Certainly Mimaki, Mutoh and Roland have continued to introduce products using solvent-based chemistries but this hasn't stopped them from pursuing the UV-curable end of the market, with all three now having their own solutions for working with flexible materials. There are other manufacturers, many of whom have used engines from these three contenders, and we continue to see printers from the Far East being introduced at international trade exhibitions.

Roland's entrant into the UV-curable roll-fed market followed a different path to the majority with its VersaUV offering glossy, even tactile, results and good adhesion. This philosophy has been adopted by other manufacturers using their own inks, with the realisation that flexibility in the formulation would remove many of the former problems associated with roll-fed principles on some media. Developments have also been ongoing with refined types of UV curing now growing in popularity, and LED options are increasingly being introduced into newer models, such as the Mimaki UVJ-160. The idea here is to enable more delicate materials to be used and to broaden the options available to users wanting to move to UV-curable ink technologies.

Roll-fed machines have always played a major role in high production environments, too. Manufacturers at the upper end, such as HP Scitex and EFI Vutek had their foundations based mainly on solvent-based machines but have successfully made the transition to UV-curable inks. From HP's point-of-view, the acquisition of NUR meant that the company had an instant solution which had already proved itself using this chemistry, whilst Durst and WP Digital missed out on solvent chemistries entirely and devoted themselves to developments using UV-curable formulations.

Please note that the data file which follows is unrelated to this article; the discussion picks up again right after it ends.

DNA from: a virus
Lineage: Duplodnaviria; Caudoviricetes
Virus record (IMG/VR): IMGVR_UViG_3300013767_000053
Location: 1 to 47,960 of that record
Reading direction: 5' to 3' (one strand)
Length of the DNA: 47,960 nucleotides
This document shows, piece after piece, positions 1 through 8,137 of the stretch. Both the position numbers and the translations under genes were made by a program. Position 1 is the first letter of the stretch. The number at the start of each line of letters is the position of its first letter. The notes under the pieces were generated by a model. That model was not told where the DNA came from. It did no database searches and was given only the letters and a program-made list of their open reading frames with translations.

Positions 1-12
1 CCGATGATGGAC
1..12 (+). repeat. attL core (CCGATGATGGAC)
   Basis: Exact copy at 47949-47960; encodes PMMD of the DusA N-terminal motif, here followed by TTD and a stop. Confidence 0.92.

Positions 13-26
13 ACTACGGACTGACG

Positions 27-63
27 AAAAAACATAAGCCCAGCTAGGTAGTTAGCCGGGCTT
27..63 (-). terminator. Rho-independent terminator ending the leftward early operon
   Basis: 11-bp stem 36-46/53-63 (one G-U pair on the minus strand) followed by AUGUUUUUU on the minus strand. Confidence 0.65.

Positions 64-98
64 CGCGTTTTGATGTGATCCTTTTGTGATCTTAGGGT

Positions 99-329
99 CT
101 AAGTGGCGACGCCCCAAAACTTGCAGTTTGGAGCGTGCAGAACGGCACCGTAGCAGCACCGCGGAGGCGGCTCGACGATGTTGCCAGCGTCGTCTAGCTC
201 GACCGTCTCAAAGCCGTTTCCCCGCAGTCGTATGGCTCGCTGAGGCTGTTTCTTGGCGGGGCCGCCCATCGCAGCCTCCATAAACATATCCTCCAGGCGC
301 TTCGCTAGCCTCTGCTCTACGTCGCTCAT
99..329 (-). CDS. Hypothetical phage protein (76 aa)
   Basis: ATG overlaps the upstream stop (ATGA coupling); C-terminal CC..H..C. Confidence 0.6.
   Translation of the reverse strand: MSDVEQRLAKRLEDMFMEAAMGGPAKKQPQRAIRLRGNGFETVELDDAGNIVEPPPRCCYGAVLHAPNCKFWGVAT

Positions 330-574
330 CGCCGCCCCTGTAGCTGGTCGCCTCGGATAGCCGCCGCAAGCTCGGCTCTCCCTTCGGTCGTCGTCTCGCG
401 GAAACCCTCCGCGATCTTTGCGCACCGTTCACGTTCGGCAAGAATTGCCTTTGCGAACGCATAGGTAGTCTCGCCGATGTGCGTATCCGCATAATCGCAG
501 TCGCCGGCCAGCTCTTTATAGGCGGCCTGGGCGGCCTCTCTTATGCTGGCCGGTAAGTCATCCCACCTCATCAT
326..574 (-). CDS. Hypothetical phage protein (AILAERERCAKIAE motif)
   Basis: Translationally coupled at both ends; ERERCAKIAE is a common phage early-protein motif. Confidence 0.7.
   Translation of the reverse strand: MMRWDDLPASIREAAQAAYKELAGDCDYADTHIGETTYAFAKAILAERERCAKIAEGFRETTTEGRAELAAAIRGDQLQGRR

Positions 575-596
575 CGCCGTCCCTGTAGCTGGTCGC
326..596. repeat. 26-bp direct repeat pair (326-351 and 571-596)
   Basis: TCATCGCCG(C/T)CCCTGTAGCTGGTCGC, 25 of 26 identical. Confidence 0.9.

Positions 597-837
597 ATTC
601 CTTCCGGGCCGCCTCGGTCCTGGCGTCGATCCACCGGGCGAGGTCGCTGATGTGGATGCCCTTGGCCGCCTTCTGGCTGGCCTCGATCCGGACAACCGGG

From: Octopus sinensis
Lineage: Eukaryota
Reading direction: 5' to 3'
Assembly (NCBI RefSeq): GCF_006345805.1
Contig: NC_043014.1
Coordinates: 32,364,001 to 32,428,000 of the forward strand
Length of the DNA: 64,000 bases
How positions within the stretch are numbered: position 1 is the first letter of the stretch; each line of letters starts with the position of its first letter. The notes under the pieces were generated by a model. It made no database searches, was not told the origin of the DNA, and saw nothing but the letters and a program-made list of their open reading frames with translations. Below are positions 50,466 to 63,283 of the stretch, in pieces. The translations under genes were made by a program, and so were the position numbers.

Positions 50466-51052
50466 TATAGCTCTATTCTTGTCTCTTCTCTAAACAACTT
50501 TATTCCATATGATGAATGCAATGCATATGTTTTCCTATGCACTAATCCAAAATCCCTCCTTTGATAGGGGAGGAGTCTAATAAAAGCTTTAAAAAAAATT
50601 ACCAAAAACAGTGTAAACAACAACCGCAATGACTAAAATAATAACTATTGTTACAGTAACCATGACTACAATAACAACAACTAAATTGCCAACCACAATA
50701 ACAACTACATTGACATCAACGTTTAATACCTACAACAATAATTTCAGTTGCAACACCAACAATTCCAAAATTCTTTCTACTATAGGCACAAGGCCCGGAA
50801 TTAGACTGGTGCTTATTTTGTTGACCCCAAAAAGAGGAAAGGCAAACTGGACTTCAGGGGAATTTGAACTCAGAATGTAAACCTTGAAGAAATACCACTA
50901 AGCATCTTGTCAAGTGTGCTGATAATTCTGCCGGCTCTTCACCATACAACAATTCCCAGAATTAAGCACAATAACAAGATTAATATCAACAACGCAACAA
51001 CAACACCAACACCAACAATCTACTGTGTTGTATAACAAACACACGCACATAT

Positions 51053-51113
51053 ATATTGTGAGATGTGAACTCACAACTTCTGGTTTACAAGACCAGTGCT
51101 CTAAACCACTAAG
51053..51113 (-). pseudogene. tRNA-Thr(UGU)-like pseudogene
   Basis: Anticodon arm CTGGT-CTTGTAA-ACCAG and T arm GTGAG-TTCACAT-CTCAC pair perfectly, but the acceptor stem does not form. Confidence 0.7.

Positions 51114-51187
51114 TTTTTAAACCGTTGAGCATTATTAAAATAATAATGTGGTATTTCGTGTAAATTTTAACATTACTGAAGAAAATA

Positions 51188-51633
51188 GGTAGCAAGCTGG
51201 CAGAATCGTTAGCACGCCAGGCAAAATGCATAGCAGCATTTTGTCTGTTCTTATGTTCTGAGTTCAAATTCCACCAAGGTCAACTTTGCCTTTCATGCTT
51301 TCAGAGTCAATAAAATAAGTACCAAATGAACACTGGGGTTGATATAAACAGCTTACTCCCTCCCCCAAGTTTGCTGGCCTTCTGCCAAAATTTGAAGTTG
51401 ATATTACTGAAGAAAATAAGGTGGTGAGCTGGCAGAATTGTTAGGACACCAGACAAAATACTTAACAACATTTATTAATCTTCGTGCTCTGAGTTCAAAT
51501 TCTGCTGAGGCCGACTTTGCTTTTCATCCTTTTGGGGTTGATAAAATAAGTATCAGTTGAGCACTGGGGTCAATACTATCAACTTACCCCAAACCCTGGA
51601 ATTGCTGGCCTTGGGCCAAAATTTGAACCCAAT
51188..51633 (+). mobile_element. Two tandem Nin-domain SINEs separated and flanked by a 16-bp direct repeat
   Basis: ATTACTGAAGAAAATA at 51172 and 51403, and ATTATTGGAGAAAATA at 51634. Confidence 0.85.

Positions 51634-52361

Today's market sees a wide-format roll-fed printer for every type of user, starting from aqueous-based units, through a range of products using solvent families of inks, to those designed to benefit from UV-curable output. Although printing direct to rigid substrates continues to be a major line of investment for many businesses, the ability to use this latter chemistry on flexible media is growing in popularity as users demand fast, unattended production.

Roll-fed printers have proved to be the bread-and-butter machines for print service providers and display producers across all sizes of company. The continued development and improvements in inks and associated technologies have resulted in strong families of reliable equipment designed for all types of use, from occasional prints through to non-stop industrial production.